2.0-liter turbocharged inline-4
231 horsepower @ 5,500 rpm (regular fuel), 240 horsepower @ 5,500 rpm (premium fuel)
270 lb-ft of torque @ 3,000 rpm
EPA city/highway fuel economy: 22/33 mpg (FWD), 22/31 mpg (AWD)
2.0-liter inline-4 and permanent magnet AC synchronous motor (hybrid)
188 net hybrid system horsepower
129 lb-ft of torque @ 4,000 rpm (gasoline engine only)
EPA city/highway fuel economy: 45/45 mpg
300 horsepower @ 6,500 rpm
277 lb-ft of torque @ 4,000 rpm
EPA city/highway fuel economy: 19/28 mpg (FWD), 18/26 mpg (AWD)
The 2013 Lincoln MKZ carries a Manufacturer's Suggested Retail Price (MSRP) of just under $37,000. Adding all-wheel drive will set you back another $2,000. A fully-optioned MKZ can approach $50,000, which is on par with the Lexus ES, and thousands less than a loaded BMW 3 Series, Mercedes-Benz C-Class or Audi A4. While the majority of entry-level luxury sedans undercut the MKZ's starting price, most also fail to offer a comparable level of standard equipment. To see what others in your area are paying for the 2013 Lincoln MKZ, take a look at our Fair Purchase Price at the bottom of this page. When it comes to resale value, the 2013 MKZ retains residuals similar to the Acura TL, but trails the rest of the segment by a few percentage points.
By Reese on Thursday, April 17, 2014
I own this car - My approximate mileage is 10,000overall rating 10 of 10rating details
Likely to recommend this car? (1-10): 8
"nothing wrong with this car. It is a great car . The person who buys this car will many trouble free years."
By rjw158 on Thursday, April 17, 2014
I own this car - My approximate mileage is 1,580overall rating 10 of 10rating details
Pros: "Fuel ecomomy, THX sound system"
Likely to recommend this car? (1-10): 10
"I have had my 2014 MKZ hybrid for 3 months, I drive 32 miles to work each way mostly freeway. With my previous work vehicle, a 2006 Mountaineer the best mpg was 19 @ 65-70 mph. With the MKZ my worst has been 38 mpg and as I approach the 3000 mile break in period my mileage is continually increasing, I am currently getting 43-44 mpg which is saving me $120 - 150 monthly. Even though this is a hybrid it still has enough pep, to accelerate quickly onto the freeway. No complaints with any equipment functions or mechanical issues. Lots of compliments everywhere I go even though this a entry level Lincoln Ford has done a very good job on this model. Love the THX sound system and the overall layout of the interior, this is definitely a driver friendly car. I have been driving Lincolns since the 1970's and this MKZ is among one of my favorites so far."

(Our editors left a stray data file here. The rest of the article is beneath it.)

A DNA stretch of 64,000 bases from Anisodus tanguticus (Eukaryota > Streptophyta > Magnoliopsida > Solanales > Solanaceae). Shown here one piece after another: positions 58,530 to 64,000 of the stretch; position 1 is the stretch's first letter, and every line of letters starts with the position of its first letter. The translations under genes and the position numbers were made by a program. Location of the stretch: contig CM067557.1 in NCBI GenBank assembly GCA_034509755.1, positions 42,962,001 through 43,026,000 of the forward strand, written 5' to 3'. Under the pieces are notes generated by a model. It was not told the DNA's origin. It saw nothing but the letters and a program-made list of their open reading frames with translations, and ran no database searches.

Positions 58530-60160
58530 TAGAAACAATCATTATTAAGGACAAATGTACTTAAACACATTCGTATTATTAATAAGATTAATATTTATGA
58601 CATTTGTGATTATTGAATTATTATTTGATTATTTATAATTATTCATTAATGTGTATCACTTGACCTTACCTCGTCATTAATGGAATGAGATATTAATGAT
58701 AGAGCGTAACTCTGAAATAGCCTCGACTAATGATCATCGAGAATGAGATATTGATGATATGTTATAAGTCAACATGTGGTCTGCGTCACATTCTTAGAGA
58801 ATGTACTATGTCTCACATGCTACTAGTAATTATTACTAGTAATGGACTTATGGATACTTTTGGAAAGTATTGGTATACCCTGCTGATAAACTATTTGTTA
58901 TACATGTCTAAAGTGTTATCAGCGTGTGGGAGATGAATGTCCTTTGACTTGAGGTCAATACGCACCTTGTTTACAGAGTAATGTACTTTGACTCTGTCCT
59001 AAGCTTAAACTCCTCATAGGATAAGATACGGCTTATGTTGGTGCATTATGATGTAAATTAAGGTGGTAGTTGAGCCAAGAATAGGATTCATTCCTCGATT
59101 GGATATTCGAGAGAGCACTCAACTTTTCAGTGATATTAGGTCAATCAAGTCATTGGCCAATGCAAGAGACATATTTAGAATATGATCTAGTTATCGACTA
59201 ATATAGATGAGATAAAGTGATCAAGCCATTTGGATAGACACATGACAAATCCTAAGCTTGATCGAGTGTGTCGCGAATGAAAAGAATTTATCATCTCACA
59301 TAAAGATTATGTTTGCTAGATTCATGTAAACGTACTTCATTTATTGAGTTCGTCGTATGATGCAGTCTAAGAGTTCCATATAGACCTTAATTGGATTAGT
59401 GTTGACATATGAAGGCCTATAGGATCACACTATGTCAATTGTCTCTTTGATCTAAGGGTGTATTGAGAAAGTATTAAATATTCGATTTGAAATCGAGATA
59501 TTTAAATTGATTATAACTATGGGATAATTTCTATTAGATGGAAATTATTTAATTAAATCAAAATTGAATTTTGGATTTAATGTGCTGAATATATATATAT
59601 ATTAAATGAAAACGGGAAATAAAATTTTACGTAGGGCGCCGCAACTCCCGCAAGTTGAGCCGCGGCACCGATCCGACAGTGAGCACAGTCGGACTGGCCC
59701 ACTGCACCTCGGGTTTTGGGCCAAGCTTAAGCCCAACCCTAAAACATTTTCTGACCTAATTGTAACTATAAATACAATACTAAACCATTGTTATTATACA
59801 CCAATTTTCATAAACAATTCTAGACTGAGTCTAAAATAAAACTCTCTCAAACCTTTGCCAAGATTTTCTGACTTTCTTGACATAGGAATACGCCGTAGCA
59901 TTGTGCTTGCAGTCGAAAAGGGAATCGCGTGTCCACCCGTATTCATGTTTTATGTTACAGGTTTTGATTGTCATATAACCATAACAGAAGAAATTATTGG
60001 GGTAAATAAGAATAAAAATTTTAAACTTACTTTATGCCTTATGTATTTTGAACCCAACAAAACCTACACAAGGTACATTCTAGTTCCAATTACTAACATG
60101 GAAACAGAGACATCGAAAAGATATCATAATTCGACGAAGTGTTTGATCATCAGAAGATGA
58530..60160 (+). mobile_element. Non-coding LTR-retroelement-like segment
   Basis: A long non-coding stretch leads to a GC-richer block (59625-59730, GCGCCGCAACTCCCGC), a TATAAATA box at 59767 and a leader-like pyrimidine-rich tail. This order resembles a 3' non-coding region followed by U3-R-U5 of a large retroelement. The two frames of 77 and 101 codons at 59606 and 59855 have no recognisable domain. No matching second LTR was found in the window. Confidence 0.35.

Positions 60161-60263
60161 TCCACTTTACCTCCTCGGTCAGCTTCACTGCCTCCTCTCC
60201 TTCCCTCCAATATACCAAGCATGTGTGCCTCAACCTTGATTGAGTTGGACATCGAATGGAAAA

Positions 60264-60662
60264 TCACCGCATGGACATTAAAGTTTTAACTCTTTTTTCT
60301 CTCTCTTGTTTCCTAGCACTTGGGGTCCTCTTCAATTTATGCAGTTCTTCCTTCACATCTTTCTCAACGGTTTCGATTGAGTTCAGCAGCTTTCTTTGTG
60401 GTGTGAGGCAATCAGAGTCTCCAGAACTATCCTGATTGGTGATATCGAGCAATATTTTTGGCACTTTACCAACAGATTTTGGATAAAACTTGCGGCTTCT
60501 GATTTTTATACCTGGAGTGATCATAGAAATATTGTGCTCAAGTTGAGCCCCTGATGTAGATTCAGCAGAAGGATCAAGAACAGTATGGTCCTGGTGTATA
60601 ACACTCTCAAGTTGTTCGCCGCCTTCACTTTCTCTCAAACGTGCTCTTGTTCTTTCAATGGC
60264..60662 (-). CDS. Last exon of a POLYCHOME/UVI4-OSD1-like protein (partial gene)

By jasmin on Sunday, April 06, 2014
I own this car - My approximate mileage is 5,800overall rating 9 of 10rating details
Likely to recommend this car? (1-10): 10
"i have it and love it. should have more leg room in the rear . if u have kids its little tight in the back .... but over all great car .."
1 person out of 1 found this review helpful
By G on Tuesday, March 18, 2014
I own this car - My approximate mileage is 1,000overall rating 10 of 10rating details
Pros: "$ for included features, mpg, sharp looks, 0% fin"
Cons: "upgrade for rear camera, mpg is not always 45 hwy"
Likely to recommend this car? (1-10): 10
"1000 miles in and still glad i bought. wanted better model than fusion hybrid with more bells and whistles. mdz fit the bill and was only a couple thousand more than ford. same gas mileage per gallon and much more likable car. base model has most everything we needed but we splurged on the 201a pkg for the back up camera. actual mpg has ranged from the high 30's to over 50 in areas where max speed limit is 45. that is the sweet spot apparently. my first hybrid and with long warranty on that system, it sold me along with 0% financing."
8 people out of 13 found this review helpful
By Happy driver on Wednesday, March 12, 2014
I own this car - My approximate mileage is 5,000overall rating 9 of 10rating details
Pros: "Luxury drive, versatility, cabriolet experience"
Cons: "Somewhat slow taking of voice commands"
Likely to recommend this car? (1-10): 10
"I now own this car for almost 8 months and very happy with the buy. I was choosing between Audi A4, Lexus ES and Avalon, as I wanted a car in 40K range. How can Kelley Blue Book write that comparable mid-size sedans have more interior space than MKZ? A4 is more cramped in the back with a "hump" so it's basically a 4-seater; ES/Avalon hybrid have nearly no trunk space. I love my Lincoln hybrid for its appeal and yet practicality: it comfortably fits 5 passengers, has excellent mpg ($30 per month on gas vs. $120 for my former car, Volvo XC90); it's a front-wheel but still handles well on the snow so we can even undertake family skiing trips. This is the only hybrid on the market that allows for folded back seats and with seats folded it approaches the cargo capacity of a crossover SUV. Once I managed to transport 4 chairs to repair shop and my son's bicycle fits, too. The ride is quiet and smooth, the sliding roof tops the luxury feeling of this car. Excellent car for the family and yet makes you feel cosmopolitan, distancing yourself from all those soccer moms in Toyotas. My only recommendation for the future models is to improve Sync, which sometimes is slow to accept commands (but the features are fantastic, I hope they will keep them all with their next Blackberry-made system)."
9 people out of 9 found this review helpful
By TD on Saturday, March 08, 2014
I own this car - My approximate mileage is 1,000overall rating 9 of 10rating details
Pros: "Gas Milage and Styling"
Cons: "Seats and Color Scheme on Sync system"
Likely to recommend this car? (1-10): 9
"Keep in mind I'm a mid-40s long time pick up truck and SUV driver so moving to what I now call my "old man" car took some getting used to. I like the body and interior styling the first time I saw it and after driving it for a few weeks I'm very impressed. Despite what I've seen in some other reviews I'm getting very good gas milage. If drive it like "an old man" I easily get +41 and even if push it hard I couldn't get it under +37 no matter how hard I tried. The technology is great. Sync works fine. But to be fair moving from a six year old pick up I'm pretty easy to impress. If I were to change something: the seats are very snug in the shoulders and I'm not thrilled with the color scheme on the sync system (a minor issue but something you would think they would allow the driver to customizable)."
7 people out of 11 found this review helpful